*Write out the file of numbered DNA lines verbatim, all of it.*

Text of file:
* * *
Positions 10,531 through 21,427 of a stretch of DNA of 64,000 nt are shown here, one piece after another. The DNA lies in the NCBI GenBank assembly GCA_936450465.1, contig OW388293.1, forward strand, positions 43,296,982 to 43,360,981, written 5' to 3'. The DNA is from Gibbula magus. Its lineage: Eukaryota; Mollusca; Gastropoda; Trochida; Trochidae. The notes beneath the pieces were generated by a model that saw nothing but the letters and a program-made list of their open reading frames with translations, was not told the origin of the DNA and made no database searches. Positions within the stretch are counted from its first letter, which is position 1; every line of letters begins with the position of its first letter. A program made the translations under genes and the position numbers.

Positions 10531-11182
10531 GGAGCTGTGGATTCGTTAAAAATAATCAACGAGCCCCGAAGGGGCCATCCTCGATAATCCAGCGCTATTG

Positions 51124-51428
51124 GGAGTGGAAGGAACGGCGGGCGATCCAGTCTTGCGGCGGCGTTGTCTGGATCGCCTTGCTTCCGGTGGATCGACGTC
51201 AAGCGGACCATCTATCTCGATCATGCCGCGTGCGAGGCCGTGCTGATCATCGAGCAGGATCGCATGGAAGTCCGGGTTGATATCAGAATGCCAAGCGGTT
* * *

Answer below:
Positions 10,531 through 21,427 of a stretch of DNA of 64,000 nt are shown here, one piece after another. The DNA lies in the NCBI GenBank assembly GCA_936450465.1, contig OW388293.1, forward strand, positions 43,296,982 to 43,360,981, written 5' to 3'. The DNA is from Gibbula magus. Its lineage: Eukaryota; Mollusca; Gastropoda; Trochida; Trochidae. The notes beneath the pieces were generated by a model that saw nothing but the letters and a program-made list of their open reading frames with translations, was not told the origin of the DNA and made no database searches. Positions within the stretch are counted from its first letter, which is position 1; every line of letters begins with the position of its first letter. A program made the translations under genes and the position numbers.

Positions 10531-11182
10531 GGAGCTGTGGATTCGTTAAAAATAATCAACGAGCCCCGAAGGGGCCATCCTCGATAATCCAGCGCTATTG

Positions 51124-51428
51124 GGAGTGGAAGGAACGGCGGGCGATCCAGTCTTGCGGCGGCGTTGTCTGGATCGCCTTGCTTCCGGTGGATCGACGTC
51201 AAGCGGACCATCTATCTCGATCATGCCGCGTGCGAGGCCGTGCTGATCATCGAGCAGGATCGCATGGAAGTCCGGGTTGATATCAGAATGCCAAGCGGTT